Dr Milson Creed, a doctor specialising in the treatment of alcoholism, selected Rabbit and Mud Island on behalf of the NSW Government in 1901, as places that could be used to securely detain patients without needing bars or walls.
Construction of the first of two intended asylums, for women on Rabbit Island, began in 1902. It was intended that future male patients would construct their own asylum buildings, on Milson Island, but changes of State Government meant the site was abandoned in 1907.
The first patients were transferred to the Rabbit Island Hospital for the Insane on 24 March 1911, largely from the Wyatt Street Asylum in Newcastle but also from the Parramatta Hospital for the Insane (Cumberland Hospital). One of their first tasks was to themselves construct their facilities. One of the attendants, quoted in Laila Ellmoos' Our Island Home, said:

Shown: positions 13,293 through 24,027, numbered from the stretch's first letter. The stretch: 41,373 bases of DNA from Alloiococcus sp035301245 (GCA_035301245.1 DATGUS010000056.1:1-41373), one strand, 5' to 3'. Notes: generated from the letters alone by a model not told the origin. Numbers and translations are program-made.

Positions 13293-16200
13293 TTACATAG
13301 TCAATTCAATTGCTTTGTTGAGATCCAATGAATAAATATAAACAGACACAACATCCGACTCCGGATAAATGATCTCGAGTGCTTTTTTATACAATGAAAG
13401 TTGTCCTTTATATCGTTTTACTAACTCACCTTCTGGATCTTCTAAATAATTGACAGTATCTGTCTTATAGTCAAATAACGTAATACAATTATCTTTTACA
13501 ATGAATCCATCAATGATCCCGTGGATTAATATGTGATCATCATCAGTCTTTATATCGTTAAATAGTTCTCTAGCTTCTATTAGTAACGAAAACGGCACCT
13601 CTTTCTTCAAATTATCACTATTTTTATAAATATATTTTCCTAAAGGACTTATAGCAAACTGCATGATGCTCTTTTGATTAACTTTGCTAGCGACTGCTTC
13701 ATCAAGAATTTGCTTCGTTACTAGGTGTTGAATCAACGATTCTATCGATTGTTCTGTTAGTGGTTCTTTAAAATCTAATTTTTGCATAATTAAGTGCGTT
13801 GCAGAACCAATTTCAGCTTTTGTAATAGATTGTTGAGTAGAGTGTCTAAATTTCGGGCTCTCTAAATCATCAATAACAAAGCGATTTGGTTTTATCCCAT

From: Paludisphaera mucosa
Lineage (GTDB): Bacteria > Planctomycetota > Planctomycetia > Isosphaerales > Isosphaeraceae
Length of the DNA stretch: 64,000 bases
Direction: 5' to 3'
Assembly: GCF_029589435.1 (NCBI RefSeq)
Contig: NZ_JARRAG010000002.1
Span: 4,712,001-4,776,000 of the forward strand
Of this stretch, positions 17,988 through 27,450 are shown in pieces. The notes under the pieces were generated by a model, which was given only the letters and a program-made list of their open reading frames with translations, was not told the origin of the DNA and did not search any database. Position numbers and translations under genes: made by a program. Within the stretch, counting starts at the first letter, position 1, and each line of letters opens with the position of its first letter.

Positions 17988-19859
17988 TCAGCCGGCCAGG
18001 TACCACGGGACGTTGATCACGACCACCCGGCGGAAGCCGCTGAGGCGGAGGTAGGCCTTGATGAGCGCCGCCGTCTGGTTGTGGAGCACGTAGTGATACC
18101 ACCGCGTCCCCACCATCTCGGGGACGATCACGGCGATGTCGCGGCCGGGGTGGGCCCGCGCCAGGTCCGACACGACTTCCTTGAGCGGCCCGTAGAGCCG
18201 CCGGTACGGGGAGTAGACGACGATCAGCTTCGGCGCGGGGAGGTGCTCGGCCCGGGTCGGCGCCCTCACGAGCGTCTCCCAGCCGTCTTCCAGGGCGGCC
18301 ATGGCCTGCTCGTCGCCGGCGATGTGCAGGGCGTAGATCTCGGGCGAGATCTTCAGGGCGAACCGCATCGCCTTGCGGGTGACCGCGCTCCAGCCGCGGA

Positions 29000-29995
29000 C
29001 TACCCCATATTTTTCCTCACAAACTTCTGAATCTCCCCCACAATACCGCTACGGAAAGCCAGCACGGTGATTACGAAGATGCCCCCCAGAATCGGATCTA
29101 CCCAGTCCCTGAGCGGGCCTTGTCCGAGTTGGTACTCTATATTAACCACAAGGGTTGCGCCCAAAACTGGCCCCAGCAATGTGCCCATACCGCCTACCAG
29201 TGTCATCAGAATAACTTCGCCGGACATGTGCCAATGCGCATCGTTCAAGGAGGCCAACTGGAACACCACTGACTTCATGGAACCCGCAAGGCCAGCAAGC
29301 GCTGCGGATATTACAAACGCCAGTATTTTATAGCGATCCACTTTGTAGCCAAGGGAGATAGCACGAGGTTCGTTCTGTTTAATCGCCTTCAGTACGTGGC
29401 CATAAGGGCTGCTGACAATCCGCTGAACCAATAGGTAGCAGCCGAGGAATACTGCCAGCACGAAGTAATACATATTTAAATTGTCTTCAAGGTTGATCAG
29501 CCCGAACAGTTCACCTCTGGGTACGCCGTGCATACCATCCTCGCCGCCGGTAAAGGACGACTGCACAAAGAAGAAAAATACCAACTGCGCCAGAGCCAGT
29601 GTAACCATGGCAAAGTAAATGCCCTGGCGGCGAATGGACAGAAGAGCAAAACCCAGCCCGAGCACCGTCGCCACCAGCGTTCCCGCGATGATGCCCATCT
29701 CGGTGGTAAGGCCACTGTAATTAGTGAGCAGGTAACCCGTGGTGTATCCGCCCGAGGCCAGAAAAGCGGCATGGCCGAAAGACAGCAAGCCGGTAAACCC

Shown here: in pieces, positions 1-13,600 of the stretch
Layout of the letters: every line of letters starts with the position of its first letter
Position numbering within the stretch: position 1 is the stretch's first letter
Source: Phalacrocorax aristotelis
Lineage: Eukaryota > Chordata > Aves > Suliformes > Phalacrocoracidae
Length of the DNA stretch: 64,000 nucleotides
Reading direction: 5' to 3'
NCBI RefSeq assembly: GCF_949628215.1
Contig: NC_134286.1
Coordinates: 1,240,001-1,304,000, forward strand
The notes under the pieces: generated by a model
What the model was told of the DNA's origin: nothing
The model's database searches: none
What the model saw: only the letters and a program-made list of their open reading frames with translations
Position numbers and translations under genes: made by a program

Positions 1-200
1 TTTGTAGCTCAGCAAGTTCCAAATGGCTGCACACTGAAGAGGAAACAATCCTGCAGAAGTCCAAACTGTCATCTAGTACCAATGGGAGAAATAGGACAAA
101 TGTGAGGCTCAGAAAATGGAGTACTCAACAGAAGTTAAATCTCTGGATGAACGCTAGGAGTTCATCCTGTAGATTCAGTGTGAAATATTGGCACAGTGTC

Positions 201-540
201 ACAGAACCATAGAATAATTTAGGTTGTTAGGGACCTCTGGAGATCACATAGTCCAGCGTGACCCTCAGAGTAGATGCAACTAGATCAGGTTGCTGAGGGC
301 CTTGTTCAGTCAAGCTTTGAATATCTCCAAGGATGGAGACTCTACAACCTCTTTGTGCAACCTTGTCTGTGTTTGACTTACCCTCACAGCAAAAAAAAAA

'concrete verandah floors, paths, airing courts, lawns and flower gardens all had to be picked out of solid earth and stone.'
We do not currently have any photographs linked to this entry. If you know of any additional photographs, please contact us.
The Find & Connect Support Service can help people who lived in orphanages and children's institutions look for their records.
13 February 2018
Cite this: https://www.findandconnect.gov.au/guide/nsw/NE01657
First published by the Find & Connect Web Resource Project for the Commonwealth of Australia, 2011
Except where otherwise noted, content on this site is licensed under a Creative Commons Attribution-NonCommercial-ShareAlike 3.0 Unported License